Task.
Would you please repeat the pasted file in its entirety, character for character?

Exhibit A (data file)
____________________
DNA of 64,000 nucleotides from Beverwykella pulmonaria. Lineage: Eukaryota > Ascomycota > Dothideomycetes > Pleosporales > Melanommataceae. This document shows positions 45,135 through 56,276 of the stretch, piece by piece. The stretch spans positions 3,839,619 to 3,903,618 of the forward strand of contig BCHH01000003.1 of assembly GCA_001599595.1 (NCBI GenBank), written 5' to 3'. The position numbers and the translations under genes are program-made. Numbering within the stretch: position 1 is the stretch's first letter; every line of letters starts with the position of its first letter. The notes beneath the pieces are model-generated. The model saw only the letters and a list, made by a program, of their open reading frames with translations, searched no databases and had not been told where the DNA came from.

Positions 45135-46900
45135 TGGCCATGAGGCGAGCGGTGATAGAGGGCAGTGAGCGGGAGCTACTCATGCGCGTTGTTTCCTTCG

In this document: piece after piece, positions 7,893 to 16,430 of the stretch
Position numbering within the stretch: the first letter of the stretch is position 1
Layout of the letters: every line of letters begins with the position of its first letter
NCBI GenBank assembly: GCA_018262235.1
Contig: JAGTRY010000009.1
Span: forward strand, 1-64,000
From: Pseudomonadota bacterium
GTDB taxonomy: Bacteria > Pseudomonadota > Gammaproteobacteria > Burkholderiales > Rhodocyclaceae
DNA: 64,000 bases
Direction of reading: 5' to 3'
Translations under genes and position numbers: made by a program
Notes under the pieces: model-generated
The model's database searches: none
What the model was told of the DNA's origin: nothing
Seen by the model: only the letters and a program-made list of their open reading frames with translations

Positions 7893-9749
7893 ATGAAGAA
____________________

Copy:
DNA of 64,000 nucleotides from Beverwykella pulmonaria. Lineage: Eukaryota > Ascomycota > Dothideomycetes > Pleosporales > Melanommataceae. This document shows positions 45,135 through 56,276 of the stretch, piece by piece. The stretch spans positions 3,839,619 to 3,903,618 of the forward strand of contig BCHH01000003.1 of assembly GCA_001599595.1 (NCBI GenBank), written 5' to 3'. The position numbers and the translations under genes are program-made. Numbering within the stretch: position 1 is the stretch's first letter; every line of letters starts with the position of its first letter. The notes beneath the pieces are model-generated. The model saw only the letters and a list, made by a program, of their open reading frames with translations, searched no databases and had not been told where the DNA came from.

Positions 45135-46900
45135 TGGCCATGAGGCGAGCGGTGATAGAGGGCAGTGAGCGGGAGCTACTCATGCGCGTTGTTTCCTTCG

In this document: piece after piece, positions 7,893 to 16,430 of the stretch
Position numbering within the stretch: the first letter of the stretch is position 1
Layout of the letters: every line of letters begins with the position of its first letter
NCBI GenBank assembly: GCA_018262235.1
Contig: JAGTRY010000009.1
Span: forward strand, 1-64,000
From: Pseudomonadota bacterium
GTDB taxonomy: Bacteria > Pseudomonadota > Gammaproteobacteria > Burkholderiales > Rhodocyclaceae
DNA: 64,000 bases
Direction of reading: 5' to 3'
Translations under genes and position numbers: made by a program
Notes under the pieces: model-generated
The model's database searches: none
What the model was told of the DNA's origin: nothing
Seen by the model: only the letters and a program-made list of their open reading frames with translations

Positions 7893-9749
7893 ATGAAGAA